Ducks Unlimited Canada celebrates land donation that protects critical salt marsh habitat and guards against sea-level rise
Shediac, N.B. – One of the last remaining sections of natural coastline in the popular beach community of Pointe-du-Chêne, located in Shediac, New Brunswick, will now be permanently conserved by Ducks Unlimited Canada (DUC), thanks to the generosity of the Anglican Parish of Shediac.
Located across from a densely populated residential area of cottages, this ecologically significant salt marsh property near Parlee Beach has been owned by the Anglican Parish of Shediac since 1828.
“The desire to have this land maintained for conservation purposes became a topic discussed on a regular basis in our Parish Land Office and Committee,” says the Anglican Parish of Shediac. “The Parish partnered with the Shediac Bay Watershed Association, and we supported their desire to partner with Ducks Unlimited Canada in this endeavour. We are excited to be a part of what is happening in our province with land conservation.”
Salt marshes are rich in biodiversity, serving as shelter for young wildlife such as lobster and salmon, and provide waterfowl and other birds with abundant habitat. This critical habitat also helps form a natural barrier that slows wave action and reduces storm surges that can result in floods, impacting the waterfowl, wildlife, and people who call these places home.
As sea levels rise, it’s a priority for DUC to conserve both salt marsh and undeveloped coastal lands so that there is room for the salt marsh to migrate inland. If there is no room for it to migrate, the marsh will disappear, and the coast will lose important wildlife habitat, as well as storm surge and flood protection.
“This hard-working salt marsh is a survivor that we’ll help sustain for the benefit of both wildlife and the local community,” says Adam Campbell, DUC’s manager of provincial operations for Atlantic Canada. “More than 65 per cent of New Brunswick’s salt marshes have been lost to coastal development. The remaining coastal infrastructure is a critical ally that we need to mitigate the effects of sea-level rise and hurricanes, which often demonstrate how beach communities like Pointe-du-Chêne are vulnerable to storm surges and flooding.”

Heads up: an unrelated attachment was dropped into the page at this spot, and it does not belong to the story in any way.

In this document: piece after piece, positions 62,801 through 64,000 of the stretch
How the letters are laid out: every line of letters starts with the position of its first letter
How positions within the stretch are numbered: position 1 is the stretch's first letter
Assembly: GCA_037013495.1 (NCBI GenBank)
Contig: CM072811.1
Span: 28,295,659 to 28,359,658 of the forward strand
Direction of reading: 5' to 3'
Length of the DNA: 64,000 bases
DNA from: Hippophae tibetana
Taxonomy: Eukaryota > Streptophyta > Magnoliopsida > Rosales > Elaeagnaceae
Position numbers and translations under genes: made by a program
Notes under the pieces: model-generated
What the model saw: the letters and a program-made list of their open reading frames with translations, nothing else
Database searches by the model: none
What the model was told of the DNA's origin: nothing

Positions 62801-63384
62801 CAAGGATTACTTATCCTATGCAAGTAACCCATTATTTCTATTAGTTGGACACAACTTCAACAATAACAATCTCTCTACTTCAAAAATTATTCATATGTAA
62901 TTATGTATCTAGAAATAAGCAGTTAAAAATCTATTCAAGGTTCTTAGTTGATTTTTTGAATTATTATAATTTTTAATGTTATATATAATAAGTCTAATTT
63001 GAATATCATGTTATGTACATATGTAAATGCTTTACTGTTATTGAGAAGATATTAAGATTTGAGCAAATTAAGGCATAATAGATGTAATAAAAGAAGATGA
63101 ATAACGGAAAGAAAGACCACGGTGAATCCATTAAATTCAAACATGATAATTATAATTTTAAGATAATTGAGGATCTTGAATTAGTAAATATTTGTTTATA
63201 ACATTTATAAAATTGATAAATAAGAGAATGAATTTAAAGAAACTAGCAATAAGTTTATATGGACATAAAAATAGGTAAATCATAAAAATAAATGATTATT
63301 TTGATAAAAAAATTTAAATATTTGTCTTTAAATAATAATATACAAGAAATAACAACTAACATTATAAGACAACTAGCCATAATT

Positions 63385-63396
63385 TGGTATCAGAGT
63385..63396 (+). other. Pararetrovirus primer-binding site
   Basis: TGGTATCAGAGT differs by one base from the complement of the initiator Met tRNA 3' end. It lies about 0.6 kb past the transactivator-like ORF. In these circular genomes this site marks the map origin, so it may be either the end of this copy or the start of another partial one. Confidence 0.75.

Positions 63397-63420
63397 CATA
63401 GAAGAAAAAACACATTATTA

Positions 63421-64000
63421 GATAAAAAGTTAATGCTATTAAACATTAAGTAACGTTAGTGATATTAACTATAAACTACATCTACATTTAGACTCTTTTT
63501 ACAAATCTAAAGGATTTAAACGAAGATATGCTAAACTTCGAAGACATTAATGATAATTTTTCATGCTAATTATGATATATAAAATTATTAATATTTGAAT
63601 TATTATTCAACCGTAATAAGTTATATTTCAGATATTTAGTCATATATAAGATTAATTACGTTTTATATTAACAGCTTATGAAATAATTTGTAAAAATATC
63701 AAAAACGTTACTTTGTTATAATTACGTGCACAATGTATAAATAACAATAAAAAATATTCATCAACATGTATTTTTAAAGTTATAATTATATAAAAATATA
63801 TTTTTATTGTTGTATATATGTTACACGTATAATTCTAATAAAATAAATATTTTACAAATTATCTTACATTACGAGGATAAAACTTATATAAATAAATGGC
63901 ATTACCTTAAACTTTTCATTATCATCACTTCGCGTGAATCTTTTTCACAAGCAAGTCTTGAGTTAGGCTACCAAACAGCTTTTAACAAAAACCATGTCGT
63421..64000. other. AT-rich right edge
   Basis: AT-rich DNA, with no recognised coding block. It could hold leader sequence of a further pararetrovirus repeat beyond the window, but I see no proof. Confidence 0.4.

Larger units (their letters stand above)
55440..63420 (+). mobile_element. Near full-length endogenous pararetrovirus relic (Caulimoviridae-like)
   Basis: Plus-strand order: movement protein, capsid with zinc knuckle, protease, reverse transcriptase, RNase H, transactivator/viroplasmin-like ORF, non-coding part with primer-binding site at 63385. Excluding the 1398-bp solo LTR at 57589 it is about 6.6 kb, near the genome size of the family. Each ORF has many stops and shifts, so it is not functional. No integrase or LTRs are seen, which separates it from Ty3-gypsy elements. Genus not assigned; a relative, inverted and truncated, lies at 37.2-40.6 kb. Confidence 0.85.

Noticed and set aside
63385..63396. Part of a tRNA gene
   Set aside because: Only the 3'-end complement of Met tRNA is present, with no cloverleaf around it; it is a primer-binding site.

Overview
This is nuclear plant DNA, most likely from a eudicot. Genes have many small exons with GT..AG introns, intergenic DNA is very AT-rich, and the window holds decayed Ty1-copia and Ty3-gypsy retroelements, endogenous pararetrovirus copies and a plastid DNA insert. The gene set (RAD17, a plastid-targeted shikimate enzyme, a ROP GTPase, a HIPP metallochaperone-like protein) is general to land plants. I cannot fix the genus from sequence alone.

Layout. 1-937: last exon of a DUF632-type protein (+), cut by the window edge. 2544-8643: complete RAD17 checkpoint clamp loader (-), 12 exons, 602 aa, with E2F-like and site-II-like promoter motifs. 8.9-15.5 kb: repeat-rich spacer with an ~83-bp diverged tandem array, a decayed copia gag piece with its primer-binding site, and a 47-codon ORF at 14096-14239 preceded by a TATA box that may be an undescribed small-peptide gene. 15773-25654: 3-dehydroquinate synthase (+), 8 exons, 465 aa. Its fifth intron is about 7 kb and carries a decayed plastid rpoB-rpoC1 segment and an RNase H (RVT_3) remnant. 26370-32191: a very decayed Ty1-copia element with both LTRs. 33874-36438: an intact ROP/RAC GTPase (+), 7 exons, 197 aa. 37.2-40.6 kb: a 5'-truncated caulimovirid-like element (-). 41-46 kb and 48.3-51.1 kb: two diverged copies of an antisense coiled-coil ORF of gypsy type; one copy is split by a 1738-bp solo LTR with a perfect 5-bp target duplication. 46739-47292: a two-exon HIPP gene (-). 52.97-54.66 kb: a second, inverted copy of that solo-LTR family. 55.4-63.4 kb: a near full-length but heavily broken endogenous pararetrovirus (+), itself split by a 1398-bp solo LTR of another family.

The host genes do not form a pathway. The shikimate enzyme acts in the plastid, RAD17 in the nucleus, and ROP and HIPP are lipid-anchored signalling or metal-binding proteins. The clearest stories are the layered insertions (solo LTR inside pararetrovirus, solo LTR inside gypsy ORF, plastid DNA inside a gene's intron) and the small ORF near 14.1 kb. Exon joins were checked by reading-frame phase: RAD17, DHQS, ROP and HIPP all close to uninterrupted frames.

Due to rising pressures from climate change, development and land conversion, significant salt marsh habitats have been lost and continue to disappear. The New Brunswick Wetlands Conservation Policy has classified all remaining salt marshes as provincially significant wetlands with the greatest level of protection. When coastal wetlands are lost, so too are the many critical benefits they provide, including shielding coastlines from erosion, intercepting pollution and providing clean water. DUC is working with conservation-minded landowners throughout Atlantic Canada to preserve and restore these important coastal ecosystems to ensure a healthy future.
“We are grateful for the support of the Anglican Parish of Shediac and their focus on environmental stewardship,” says Campbell. “Coastal wetlands and salt marshes are nature’s defence system against sea-level rise. Working together with partners, we can help restore and protect these crucial habitats.”
About Ducks Unlimited Canada: Ducks Unlimited Canada (DUC) is the leader in wetland conservation. A registered charity, DUC partners with government, industry, non-profit organizations, Indigenous Peoples and other landowners to conserve wetlands that are critical to waterfowl, wildlife and the environment. To learn more about DUC’s innovative environmental solutions and services, visit www.ducks.ca.
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